However, Berry also suggested that the scientific story of the universe – scientific cosmology – is not enough. Rather this is simply the framework that requires the contribution of the vast universe of stories to become a truly functional cosmology. For a common story will only emerge out of the sharing of all the many forms of this universe. Clearly this is an ongoing and, indeed, endless process. But that doesn’t excuse us. In fact, it gives us all a new (or rediscovered) purpose as well as the opportunity to participate in a powerful way in the very unfolding of the universe, in what Berry calls ‘the Great Work’ of our time.
Berry suggests that we humans are the universe come to a self-reflective mode. The universe becomes aware of itself in us. This would suggest that our role – our great work – is to develop this self-awareness on behalf of the universe by engaging the myriad stories. Of course, we’ve been doing this throughout our history: telling our own stories but also the stories of the many forms of life we encounter and relate to. So we know how to do this: we know how to create a functional cosmology. It’s just that we’ve been distracted from our work by the seductive glitter of popular technology that keeps us increasingly busy and increasingly confused about what is real and valuable.
Thomas Berry Forum for Ecological Dialogue
The essential work of the Thomas Berry Forum for Ecological Dialogue (TBFED) is to assist the emergence of this new story that will serve as a functional cosmology for us all. TBFED, which was formed shortly after Berry’s death in 2009, does this by bringing together the multiple forms (threads) of this essential story in the various worlds of health, education, commerce, law, religion, play, etc. and helping us weave the new story from these threads: http://www.iona.edu/About/Iona-in-Community/The-Thomas-Berry-Forum-for-Ecological-Dialogue.aspx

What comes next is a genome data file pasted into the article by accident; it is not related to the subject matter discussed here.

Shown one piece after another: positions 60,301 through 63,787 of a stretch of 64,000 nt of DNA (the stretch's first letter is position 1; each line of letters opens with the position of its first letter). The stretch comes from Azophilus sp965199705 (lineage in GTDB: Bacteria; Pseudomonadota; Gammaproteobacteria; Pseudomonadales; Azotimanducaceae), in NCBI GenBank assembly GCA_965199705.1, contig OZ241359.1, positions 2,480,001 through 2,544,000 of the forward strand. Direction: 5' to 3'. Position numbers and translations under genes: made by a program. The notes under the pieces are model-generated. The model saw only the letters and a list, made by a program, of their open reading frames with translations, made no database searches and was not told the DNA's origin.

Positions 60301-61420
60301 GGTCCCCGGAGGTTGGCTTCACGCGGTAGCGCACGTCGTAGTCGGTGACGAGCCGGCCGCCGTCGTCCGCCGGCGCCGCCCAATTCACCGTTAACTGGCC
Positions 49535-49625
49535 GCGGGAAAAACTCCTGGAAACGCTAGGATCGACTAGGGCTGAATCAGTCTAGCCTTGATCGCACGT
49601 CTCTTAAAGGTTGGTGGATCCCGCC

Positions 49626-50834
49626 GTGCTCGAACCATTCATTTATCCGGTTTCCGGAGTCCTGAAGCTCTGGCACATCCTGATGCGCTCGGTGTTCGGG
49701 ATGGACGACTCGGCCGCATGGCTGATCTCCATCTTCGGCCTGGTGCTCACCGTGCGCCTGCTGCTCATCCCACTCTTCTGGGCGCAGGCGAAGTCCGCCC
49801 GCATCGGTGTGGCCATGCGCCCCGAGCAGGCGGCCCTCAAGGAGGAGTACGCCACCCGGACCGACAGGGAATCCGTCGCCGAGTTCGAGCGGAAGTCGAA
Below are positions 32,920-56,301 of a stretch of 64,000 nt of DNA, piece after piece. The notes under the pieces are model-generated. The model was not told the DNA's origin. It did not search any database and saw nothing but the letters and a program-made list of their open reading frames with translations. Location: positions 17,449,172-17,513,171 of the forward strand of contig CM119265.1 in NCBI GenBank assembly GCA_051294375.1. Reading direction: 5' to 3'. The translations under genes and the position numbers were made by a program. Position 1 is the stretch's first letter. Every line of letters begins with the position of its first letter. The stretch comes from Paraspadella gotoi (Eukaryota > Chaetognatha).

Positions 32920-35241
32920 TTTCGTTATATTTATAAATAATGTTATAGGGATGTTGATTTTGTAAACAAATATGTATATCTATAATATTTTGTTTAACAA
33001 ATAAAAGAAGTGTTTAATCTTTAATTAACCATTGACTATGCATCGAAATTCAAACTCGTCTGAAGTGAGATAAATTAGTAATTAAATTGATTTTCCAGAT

The Forum also, and perhaps most importantly, does its work by being as well as fostering a community of contemplative ecologists. For, we need to tap into the underground stream of life that we all share in order to access its deep wisdom and higher power to guide and empower our efforts. We do this through our own wells – our own deep stories that are our entry points into this underground stream. Here we meet each other: all of us – human, certainly, but also animal and plant and earth and stars. Here we access the higher power that informs us, and all things. Here we discover the wisdom we need to survive and thrive in this mysterious world.
For the fact is, this is how we have survived (and thrived) till now. The Biologist, E.O. Wilson, has said that the reason humans are a successful species is that we have learned to come together: to form community, to collaborate, to love. We access the wisdom and power that we need through interacting with each other in deep dialogue which, as the Greek roots of the word suggest (dia = ‘through’ and logos = ‘meaning) is actually – at its best – participating in the emergence of meaning and truth. This universal dialogue has been the source of the stars and the planets, the plants and the animals, human beings and their mysterious consciousness.
Thomas Berry, like other major figures at times of change (Francis of Assisi, Pope Francis) tapped into the power and wisdom of this underground stream. Today, we need to do the same in what is clearly a moment of transition for us all.